|Another Dave Langford fanzine squib, written as a LOC (letter of comment) for Terry Hughes's Mota and 27 years later brought to you courtesy of (once again) Kim Huett ...|
You cannot imagine the feelings of guilt which sweep over me and make my life as grey as Keith Walker's duplicating when another Mota flops limply and accusingly upon the doormat. When I console my conscience with the thought that we trade, along will come another LOC from T. Hughes which seems really witty and perceptive until I spoil it all by opening the envelope -- and I begin to feel this strange urge to respond. Normally I quell this with a quick OD of malt whisky, but I suppose I really should tell you about the tortoise.
(GLOSSARY for colonials ... TORTOISE (n) a non-amphibious turtle)
This enterprising beast appeared one day while a friend (of Hazel's) was digging her garden. Suddenly the earth cracked open before her unbelieving gaze ... a mud-caked reptile burst forth like a very low budget Tokyo monster, and sent the friend into temporary hysterics. She'd only acquired the house recently and was as affronted as if she'd found a dozen sitting tenants in the cellar; next day at work she accosted everyone with words of calculated subtlety like "I expect you've always wished you had a tortoise?" Hazel drew the short straw, and a barely animated clod of earth (the Friend hardly cared to touch it, let alone hose it down) was added to the Langford household. It was called George. Hazel explained that all previous tortoises in her life had been called George and she saw no reason to make an exception; I know that long ago when she collected snails her fourteen identical specimens were all called Fred. It simplified matters, since when you wished to summon a particular snail -- "Here, Fred! Heel, Fred!" -- there was no straining to recall its name.
George the tortoise sat around and did very little. Hazel took up tortoise-watching and would breathlessly report the beast's every move, which on the first day consisted of yawning twice (high excitement to Hazel, who as an Egyptologist has been trained in the still more ascetic discipline of pyramid-watching). At first I contented myself by giving George an austere smile when I passed him (or possibly her), but presently we were forced to take action: two weeks after his emergence, George had not eaten despite being surrounded with what to Peter Roberts would have seemed a veritable feast. I spent long minutes tickling him under the chin, at which his little jaws would move (perhaps he was grinding his lack of teeth in hatred), but not far enough to permit the insertion of lettuce, dandelion leaves/flowers, bananas, bread & milk, groundsel, vitamin pills, or even the tyre lever with which I hoped to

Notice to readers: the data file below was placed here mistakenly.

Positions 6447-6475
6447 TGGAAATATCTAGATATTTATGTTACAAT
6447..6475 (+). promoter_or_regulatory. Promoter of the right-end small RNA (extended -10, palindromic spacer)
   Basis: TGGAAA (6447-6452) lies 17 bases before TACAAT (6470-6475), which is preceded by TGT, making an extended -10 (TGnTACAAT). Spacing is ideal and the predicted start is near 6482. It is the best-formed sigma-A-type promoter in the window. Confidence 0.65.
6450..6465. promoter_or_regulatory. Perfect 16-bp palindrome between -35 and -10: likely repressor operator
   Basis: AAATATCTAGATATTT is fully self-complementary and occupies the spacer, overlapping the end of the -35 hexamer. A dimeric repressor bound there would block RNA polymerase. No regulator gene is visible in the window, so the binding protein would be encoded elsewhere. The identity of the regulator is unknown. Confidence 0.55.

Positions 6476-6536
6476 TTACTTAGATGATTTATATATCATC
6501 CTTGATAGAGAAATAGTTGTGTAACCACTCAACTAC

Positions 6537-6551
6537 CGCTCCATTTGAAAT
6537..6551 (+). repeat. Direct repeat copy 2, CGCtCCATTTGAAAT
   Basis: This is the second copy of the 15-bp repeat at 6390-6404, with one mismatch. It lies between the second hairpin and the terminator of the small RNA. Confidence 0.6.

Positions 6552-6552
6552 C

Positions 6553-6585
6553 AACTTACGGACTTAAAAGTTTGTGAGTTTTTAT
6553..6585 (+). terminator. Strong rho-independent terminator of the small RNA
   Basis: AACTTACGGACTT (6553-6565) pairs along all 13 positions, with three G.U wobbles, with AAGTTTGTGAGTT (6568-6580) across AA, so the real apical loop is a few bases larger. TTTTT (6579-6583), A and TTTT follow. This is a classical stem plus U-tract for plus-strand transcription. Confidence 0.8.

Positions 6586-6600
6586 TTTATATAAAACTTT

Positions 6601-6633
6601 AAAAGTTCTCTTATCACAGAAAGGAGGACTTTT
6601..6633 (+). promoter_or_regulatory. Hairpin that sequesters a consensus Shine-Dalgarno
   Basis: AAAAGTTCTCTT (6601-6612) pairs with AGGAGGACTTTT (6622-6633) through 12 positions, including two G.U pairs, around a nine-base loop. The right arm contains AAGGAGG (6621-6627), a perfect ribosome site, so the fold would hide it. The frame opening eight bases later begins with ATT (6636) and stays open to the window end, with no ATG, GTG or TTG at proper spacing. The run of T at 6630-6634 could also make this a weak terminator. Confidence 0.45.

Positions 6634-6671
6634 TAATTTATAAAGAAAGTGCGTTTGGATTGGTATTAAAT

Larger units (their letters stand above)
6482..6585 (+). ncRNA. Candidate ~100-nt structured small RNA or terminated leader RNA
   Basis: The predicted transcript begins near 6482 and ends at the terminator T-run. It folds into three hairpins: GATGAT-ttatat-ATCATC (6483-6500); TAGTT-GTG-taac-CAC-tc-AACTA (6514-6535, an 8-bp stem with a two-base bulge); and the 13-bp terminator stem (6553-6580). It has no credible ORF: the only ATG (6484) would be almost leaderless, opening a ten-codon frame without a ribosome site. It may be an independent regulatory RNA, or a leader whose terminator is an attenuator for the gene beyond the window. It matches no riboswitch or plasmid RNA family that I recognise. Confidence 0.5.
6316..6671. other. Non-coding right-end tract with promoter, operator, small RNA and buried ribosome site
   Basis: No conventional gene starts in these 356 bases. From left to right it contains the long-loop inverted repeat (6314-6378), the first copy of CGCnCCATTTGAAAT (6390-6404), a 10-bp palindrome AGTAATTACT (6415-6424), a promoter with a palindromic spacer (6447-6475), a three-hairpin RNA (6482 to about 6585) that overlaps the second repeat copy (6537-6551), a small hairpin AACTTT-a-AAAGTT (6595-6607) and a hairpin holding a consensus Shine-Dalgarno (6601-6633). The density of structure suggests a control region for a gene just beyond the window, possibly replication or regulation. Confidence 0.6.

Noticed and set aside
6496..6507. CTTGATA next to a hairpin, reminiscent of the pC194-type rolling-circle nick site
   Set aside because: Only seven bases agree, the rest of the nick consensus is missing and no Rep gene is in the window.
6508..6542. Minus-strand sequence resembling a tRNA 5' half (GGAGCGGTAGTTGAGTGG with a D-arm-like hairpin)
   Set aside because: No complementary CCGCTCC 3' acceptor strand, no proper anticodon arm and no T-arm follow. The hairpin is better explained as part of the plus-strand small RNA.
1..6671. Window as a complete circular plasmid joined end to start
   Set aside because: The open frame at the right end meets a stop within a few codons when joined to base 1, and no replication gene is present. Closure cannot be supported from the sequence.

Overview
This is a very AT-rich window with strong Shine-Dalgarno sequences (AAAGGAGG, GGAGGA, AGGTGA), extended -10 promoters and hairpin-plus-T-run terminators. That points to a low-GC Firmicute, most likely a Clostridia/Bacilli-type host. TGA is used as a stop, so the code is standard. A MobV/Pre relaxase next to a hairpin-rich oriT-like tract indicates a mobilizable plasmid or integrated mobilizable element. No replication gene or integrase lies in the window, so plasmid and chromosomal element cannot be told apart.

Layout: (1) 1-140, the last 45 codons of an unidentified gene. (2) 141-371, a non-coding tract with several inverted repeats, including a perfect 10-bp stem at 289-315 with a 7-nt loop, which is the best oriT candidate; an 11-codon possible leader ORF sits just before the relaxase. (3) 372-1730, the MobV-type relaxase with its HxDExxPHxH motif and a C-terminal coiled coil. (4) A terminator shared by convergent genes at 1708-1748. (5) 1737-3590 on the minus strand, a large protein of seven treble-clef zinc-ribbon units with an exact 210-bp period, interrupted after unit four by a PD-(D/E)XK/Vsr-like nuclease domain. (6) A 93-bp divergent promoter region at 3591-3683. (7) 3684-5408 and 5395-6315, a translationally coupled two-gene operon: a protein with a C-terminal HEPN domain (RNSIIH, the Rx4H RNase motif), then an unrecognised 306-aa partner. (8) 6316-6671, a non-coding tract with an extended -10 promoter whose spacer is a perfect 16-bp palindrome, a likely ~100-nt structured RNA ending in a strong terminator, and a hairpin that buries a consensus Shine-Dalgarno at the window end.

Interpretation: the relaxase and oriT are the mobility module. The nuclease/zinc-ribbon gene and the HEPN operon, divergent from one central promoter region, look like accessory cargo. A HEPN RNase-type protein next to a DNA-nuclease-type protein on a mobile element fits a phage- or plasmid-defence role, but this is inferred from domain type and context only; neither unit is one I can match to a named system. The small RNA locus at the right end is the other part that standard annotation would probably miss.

bring him out of his shellopen his mouth a little wider. From time to time he would snort in a disgusted Pickersgillian fashion, shoulder aside the proffered titbit and wander off to stand witlessly in the bowl of water Hazel had provided. Capillary action, that miracle of science, then drew the water through the wrinkles and crannies of his forelegs, leaving us with a dripping-wet reptile efficiently transferring water from bowl to carpet.
Of course we were showered with advice: tortoises eat when warmed up enough to set their metabolisms going, etc, etc, George tended to make kamikaze rushes towards the gas-fire, edging in so close that I had to wear asbestos clothing to retrieve him. The heat merely sent him to sleep. Him or her. Martin Hoare wanted to sex it with a pendulum: "if it swings back and forth over him, it's a male, and if it swings back and forth over her, it's a female."
Yesterday there was something of a breakthrough. Plainly George's look of concentration over the weeks had been the outward expression of mysterious tricklings within, for quite suddenly he delivered himself of an enormous flood of urine. Perhaps part of the strain had been due to a concern for our carpet, since this did not occur until we had experimentally put him out in the sun. Having irrigated the back yard, he stalked purposefully onto the lawn -- into is more descriptive since it hasn't been cut for over a year -- and bogged down like a lonely wanderer who had strayed into the great Grimpen Mire or a BSFA meeting. Hazel put him back in the outdoor pen she had contrived from bits which had fallen off our house; he made a purposeful circuit of the walls. Satisfied of privacy, he flung himself upon a passing dandelion and devoured it utterly. A swathe of devastation was cut through clover, vetch and grass; George, displaying a startlingly pink tongue, was actually foaming at the mouth. This taught me a deep moral lesson which I shall never forget; I was going to write it up for Readers Digest but couldn't think of a good punchline, so I thought you'd like to know instead.
|First published in Mota #25 ed. Terry Hughes,
May 1978. Converted to electronic form by the technological miracle that is Kim
Huett, March 2005.|
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